By Phil Callaway
I love to win. Always have. You don’t meet many people who say, “You know, I prefer losing. Yes, some of my fondest memories involve being clobbered in checkers and belted at backgammon.” You don’t hear sports fans chanting “We’re number twelve. We’re number twelve.” It’s easier to brag when you win. Baseball great Ted Williams said, “I can’t stand it, I’m so good.” Hall of Fame pitcher Bo Belinski said “My only regret is that I can’t sit in the stands and watch myself pitch.” Winning is nice, but colossal losses in sports make for great stories.
The most astounding football defeat on record is Cumberland’s loss to Georgia Tech back in 1916. The final score was 222-0. The worst baseball loss ever goes to the Baltimore Orioles back in 2007 when the Texas Rangers thumped them 30-3. The game was close, until that opening pitch.
When I was a staff kid at Prairie, we sometimes taunted pitchers during softball games. “I’ve seen better arms on a beanbag chair!” Mr. Ed Giger was the umpire, and he quickly put a stop to the heckling. In high school I heard some heckling myself when I scored a goal – into my own net. I felt like a loser for weeks.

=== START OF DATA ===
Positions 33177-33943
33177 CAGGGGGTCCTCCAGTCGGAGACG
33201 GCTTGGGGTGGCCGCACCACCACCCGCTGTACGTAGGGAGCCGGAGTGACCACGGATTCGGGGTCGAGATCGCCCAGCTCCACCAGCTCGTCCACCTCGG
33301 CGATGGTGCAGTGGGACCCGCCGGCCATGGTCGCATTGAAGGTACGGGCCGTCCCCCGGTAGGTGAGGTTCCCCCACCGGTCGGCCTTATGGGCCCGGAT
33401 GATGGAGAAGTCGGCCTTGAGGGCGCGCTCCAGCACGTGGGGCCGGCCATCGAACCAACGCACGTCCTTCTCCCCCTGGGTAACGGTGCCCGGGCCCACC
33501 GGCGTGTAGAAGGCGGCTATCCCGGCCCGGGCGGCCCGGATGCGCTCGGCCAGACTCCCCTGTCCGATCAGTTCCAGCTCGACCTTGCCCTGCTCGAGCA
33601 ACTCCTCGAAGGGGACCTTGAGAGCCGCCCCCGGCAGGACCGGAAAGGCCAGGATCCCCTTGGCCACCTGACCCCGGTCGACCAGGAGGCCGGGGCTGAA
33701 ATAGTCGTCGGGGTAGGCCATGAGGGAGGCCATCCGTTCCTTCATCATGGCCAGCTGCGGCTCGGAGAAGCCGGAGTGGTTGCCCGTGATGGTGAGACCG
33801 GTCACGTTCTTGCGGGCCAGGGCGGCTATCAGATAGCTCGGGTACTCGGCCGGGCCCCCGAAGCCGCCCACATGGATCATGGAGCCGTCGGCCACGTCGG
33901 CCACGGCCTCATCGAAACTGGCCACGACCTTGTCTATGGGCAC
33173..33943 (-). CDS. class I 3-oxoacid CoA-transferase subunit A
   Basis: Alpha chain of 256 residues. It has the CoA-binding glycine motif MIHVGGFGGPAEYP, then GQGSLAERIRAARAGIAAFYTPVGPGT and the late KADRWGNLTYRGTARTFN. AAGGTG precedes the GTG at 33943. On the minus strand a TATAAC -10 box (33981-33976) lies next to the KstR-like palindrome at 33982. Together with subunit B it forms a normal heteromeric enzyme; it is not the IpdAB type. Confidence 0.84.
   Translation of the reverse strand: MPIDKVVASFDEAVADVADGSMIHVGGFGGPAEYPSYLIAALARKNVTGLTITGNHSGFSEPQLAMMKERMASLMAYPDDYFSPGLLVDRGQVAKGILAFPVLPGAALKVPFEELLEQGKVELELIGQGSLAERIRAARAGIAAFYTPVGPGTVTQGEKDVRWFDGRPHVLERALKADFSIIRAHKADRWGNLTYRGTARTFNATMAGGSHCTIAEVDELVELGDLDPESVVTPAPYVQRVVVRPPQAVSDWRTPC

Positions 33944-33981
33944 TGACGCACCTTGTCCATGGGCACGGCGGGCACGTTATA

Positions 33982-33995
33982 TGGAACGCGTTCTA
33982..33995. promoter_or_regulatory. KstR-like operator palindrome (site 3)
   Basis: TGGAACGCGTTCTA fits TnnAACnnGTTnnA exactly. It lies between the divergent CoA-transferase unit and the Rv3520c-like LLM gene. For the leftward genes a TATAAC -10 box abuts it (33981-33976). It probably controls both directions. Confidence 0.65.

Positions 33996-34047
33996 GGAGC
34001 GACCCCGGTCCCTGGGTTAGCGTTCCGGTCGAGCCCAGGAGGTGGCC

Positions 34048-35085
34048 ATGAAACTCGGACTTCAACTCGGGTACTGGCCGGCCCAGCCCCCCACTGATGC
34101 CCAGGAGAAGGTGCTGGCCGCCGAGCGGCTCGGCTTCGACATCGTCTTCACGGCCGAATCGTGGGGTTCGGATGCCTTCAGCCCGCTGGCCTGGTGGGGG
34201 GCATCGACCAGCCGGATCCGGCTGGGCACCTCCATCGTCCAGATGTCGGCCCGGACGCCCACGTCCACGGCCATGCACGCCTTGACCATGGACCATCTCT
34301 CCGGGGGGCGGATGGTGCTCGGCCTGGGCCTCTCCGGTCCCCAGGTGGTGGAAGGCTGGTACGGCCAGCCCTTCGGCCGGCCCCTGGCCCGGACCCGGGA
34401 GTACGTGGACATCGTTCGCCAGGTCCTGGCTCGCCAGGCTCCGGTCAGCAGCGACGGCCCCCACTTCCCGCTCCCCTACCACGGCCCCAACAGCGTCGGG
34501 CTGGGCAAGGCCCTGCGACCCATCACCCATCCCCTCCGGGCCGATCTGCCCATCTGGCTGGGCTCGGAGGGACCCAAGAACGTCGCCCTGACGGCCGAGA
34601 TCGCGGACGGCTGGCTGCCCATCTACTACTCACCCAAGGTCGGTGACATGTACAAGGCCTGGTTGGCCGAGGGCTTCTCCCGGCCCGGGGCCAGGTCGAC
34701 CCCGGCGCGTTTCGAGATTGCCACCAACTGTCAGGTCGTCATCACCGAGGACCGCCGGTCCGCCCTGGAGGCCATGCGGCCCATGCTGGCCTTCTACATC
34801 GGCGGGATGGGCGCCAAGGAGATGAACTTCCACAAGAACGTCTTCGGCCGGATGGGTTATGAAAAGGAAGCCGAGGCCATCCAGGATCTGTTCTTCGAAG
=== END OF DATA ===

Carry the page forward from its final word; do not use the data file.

Maybe that’s one reason I love reading the Bible. It’s filled with stories of people I wouldn’t have picked for my team. From Genesis to Revelation, this book never hides the faults of its heroes. I find such hope in that. These are the people God loves and uses. Some would call them losers. People who have failed miserably and sometimes publicly. But God says, “My power shoes up best in weak people” (2 Corinthians 12:9, TLB). And let’s be honest, he doesn’t have much else to work with. The perfect people gene pool is pretty shallow. By his grace, God works in and through people like us. Forgiving us. Redeeming us. Using us.
I once thought of life as a ladder If I could just do enough good stuff I would climb that ladder toward God. The higher I climbed, the more I could impress others and look down on the real losers. It felt great. Until I read about the Pharisees and found myself among them. Until I read that Paul considered himself to be the chief of sinners and wondered where that put me. In need of grace, of which, thank God, there is an ample supply. Ever since, I have sipped eagerly at the spring of God’s grace.
During a Monday night football game Walter Payton, the Chicago Bears’ famous running back, surpassed over nine miles in rushing yards during his career. His average run was 4.6 yards. That means he was knocked down almost 3,500 times. His success came from getting back up each time and running again.
May each of us find the grace to do the same.